The self-appointed guardians of Mexican food in this country are right on one point: The popularity of Mexican food has indeed allowed many non-Mexicans to build multimillion-dollar fortunes. German immigrant William Gebhardt created Eagle Brand Chili Powder from the basement of a bar in New Braunfels, Texas, in the early 1890s, parlaying that into a canned food empire that lasts to this day. Glen Bell, founder of Taco Bell, got his idea for hard-shelled tacos from Mitla Café, a San Bernardino Mexican restaurant that stood across the street from Bell's burger stand during the early 1950s. The Frito-Lay company developed its most iconic chips, Fritos and Doritos, by purchasing the rights to those crunchy treats from Mexican immigrants. And Steve Ells, founder of Chipotle, which has mainstreamed massive burritos during the last decade, openly admits he was "inspired" by the burritos sold in San Francisco's famously Latino Mission District.
The easy response to critics of appropriation is that it's the market that decides who gets rich, not ethnic politics. Besides, obsessing over the many gabachos who have become Mexican-food millionaires ignores the many success stories involving Mexicans who displayed the same guile as their pasty-skinned contemporaries.
Larry Cano, for example, started out as a dishwasher at a Polynesian-themed restaurant in the Los Angeles enclave of Encino, worked his way up enough to eventually buy the place, then renamed it El Torito—the chain that pioneered sit-down Mexican dining in the United States. In Texas, the Martinez and Cuellar families created empires with their El Fenix and El Chico chains, respectively, formalizing Mexican restaurants for the rest of the country and essentially creating the genre of Tex-Mex. In Southern California during the 1990s, the Lopez family, immigrants from the southern Mexico state of Oaxaca, helped popularize regional Mexican food in this country, fighting the double challenge of introducing Oaxacan food to both Americans and Southern California Mexicans who looked down on the cuisine as the domain of backward Indians. Today Mexican immigrants are following the Lopez/Oaxacan lead and selling their regional specialties nationwide.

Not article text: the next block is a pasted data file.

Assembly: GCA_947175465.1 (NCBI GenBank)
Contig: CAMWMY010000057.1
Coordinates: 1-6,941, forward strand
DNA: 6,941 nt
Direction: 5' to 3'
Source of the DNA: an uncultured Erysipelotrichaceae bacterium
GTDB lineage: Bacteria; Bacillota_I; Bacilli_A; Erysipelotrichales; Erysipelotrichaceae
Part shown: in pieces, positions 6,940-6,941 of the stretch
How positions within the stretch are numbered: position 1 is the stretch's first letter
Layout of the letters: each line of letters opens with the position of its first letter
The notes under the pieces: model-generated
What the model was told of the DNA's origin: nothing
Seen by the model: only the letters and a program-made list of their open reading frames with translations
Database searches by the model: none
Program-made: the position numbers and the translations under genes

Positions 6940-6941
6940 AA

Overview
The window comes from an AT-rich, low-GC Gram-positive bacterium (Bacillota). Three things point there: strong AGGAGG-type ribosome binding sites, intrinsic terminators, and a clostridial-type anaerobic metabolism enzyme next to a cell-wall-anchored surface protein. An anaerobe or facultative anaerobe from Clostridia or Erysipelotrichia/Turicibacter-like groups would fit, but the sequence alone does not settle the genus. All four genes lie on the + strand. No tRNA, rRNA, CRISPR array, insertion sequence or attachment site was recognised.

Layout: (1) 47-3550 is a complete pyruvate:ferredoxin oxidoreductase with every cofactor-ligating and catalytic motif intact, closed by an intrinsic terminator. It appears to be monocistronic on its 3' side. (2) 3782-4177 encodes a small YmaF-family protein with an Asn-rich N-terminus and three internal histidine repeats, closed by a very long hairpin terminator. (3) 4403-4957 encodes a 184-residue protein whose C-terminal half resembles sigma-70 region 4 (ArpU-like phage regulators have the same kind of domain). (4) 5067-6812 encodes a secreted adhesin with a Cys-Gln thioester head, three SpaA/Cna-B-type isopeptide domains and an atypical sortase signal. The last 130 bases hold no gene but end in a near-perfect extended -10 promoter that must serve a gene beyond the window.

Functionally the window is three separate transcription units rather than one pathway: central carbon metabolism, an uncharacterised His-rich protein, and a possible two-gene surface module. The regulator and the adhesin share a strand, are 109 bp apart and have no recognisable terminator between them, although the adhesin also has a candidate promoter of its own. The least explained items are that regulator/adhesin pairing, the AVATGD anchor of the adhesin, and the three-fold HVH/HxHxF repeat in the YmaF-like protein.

And then there's the story of Mariano Martinez, scion of the Cuellars, who in 1971 created the frozen margarita machine. At his Dallas restaurant Mariano's, which serves heroic enchilada platters, Martinez birthed an empire off the slushy tequila drink, inventing an instant mix that has powered many a house party since. Nowadays Martinez disavows the frozen margarita—he prefers his fresh, with Cointreau. But Mariano's pride in his creation and his cuisine—long dismissed by "serious" food critics as forgettable—remains.
"I've seen them all over the years," he says. "They come in and do this upscale food.…Some of those places aren't there anymore. My little old place I have? Forty years later, we're still pumping the same food. Same phone number. Here I am plugging away at this little Tex-Mex peasant food that no one wanted to play with, that all the ivory tower critics made fun of. And with a drink that no one can resist."
Mariano's original frozen margarita machine is now in the Smithsonian. And Mexican food marches on, a combo plate of freedom giving indigestion to busybodies and authentistas everywhere.
Gustavo Arellano, the editor and restaurant critic of OC Weekly, writes the syndicated "Ask a Mexican!" column. He is the author, most recently, of Taco USA: How Mexican Food Conquered America (Scribner).